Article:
Page:A Lady's Cruise in a French Man-of-War.djvu/77

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53
A SAMOAN COUNCIL.

provided me with a private teapot and a good supply of tea and sugar, so that I can have a brew whenever I wish;—a great comfort, as the ecclesiastical hours are very irregular, the Fathers being in the habit of luxuriating on dry yam, drier biscuit, and cold water. The only attempt at cooking is that of a nice half-caste lad, who is the bishop's sole attendant, and combines the duties of chorister, acolyte, episcopal valet, and cook; so his duties in the latter capacity have to wait on the former.

It seems we have arrived here at a most critical moment. The majority of the chiefs of Tutuila have assembled here to hold council of war how most effectually to subdue the rebels. The majority are in favour of war. A few have not yet arrived. All to-day they have been sitting in parties all round the malœ—that is, the village green. At intervals one of the "talking men" stood up, and, laying his fly-flapper on his bare shoulder, leant on a tall staff, and, without moving from the spot where he had been sitting, threw out an oration in short, detached, abrupt sentences. Having had his say he sat down, and each group apparently made its own comments quietly. There were long pauses between the speeches, which made the proceedings rather slow; but we sat by turns with all the different parties (we, meaning myself, M. de Kerraoul, and M. Pinart, who had walked across the hills from Pango-Pango).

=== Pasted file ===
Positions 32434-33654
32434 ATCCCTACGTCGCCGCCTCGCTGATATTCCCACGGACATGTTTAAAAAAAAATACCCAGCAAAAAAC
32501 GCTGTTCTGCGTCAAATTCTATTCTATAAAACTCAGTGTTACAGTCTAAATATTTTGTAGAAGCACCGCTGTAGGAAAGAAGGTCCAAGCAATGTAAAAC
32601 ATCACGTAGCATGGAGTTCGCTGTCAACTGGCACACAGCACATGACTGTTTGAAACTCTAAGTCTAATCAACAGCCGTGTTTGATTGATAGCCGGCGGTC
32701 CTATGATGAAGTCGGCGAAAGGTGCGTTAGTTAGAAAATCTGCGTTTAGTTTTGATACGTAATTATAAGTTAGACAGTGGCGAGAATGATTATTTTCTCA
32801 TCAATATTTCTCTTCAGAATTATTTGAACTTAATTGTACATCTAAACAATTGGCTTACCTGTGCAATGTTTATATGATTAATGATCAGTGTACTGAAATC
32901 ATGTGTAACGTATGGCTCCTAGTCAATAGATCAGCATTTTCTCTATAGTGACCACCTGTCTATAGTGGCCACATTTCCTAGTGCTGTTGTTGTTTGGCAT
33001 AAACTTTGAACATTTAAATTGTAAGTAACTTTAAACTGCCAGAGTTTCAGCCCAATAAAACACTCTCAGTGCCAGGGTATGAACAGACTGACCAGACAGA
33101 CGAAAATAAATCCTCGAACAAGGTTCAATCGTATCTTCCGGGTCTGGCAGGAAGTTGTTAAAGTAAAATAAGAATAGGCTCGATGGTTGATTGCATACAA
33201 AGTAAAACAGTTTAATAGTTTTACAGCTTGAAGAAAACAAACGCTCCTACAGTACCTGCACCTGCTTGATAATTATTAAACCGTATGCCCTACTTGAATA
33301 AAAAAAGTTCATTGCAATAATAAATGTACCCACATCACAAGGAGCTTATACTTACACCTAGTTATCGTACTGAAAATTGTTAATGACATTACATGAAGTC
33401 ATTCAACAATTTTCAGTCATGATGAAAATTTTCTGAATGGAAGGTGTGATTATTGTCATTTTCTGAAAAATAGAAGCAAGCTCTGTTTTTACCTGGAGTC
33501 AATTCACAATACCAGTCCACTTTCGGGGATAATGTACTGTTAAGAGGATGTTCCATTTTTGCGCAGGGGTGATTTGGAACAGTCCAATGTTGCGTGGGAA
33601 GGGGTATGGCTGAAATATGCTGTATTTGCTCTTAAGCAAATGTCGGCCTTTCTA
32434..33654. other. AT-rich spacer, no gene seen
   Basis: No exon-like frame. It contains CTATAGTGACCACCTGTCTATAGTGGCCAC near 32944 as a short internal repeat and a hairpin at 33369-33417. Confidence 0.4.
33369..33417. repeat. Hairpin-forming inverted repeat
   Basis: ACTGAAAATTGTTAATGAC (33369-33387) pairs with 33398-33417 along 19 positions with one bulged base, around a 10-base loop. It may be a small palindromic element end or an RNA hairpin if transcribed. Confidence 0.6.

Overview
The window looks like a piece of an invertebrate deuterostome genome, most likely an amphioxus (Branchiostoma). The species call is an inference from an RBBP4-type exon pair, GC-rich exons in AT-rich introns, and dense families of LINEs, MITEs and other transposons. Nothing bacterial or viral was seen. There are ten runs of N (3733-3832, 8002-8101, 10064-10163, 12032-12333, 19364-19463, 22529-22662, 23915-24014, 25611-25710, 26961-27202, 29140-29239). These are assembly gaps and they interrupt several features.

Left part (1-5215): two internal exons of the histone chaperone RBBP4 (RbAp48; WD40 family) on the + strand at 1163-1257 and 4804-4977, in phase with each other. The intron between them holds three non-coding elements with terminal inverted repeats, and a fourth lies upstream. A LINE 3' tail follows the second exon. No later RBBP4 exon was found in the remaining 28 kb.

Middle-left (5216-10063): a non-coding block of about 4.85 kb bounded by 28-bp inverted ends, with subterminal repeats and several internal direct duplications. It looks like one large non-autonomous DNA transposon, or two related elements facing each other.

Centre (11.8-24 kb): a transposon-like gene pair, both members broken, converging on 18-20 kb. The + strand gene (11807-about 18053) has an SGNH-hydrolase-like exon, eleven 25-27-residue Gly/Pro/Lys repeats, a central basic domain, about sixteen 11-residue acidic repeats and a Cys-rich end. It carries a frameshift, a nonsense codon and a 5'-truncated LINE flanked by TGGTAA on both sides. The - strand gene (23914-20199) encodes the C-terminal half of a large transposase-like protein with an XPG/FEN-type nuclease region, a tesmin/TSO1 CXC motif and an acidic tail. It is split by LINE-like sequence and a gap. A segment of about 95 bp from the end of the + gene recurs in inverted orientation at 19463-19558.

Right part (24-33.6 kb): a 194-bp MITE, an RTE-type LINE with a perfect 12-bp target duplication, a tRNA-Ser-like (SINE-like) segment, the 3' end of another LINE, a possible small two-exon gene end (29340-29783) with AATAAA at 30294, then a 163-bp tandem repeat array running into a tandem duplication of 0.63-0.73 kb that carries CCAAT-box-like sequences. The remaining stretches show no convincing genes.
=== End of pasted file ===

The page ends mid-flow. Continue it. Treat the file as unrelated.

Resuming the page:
After a while, the bishop was invited to speak—a great exertion, as the audience formed such a very wide circle. He took up his position beneath the shade of a bread-fruit tree in the centre, and though his voice was very weak, he was distinctly heard by all—and his speech seemed impressive. Of course he urged peace, and he has a good hope that at least the Roman Catholic chiefs will allow themselves to be guided by him. But the meeting closed with a bad tendency to war, which was illustrated by various actions in the manner of bringing in the feast, the way in which women, wearing trains of tappa, were going about all day, carrying bowls of kava to the orators, and other symptoms evident to practised eyes. Many of the men wore beautiful crowns of Pearly Nautilus shell, which are also symptomatic of warlike intentions.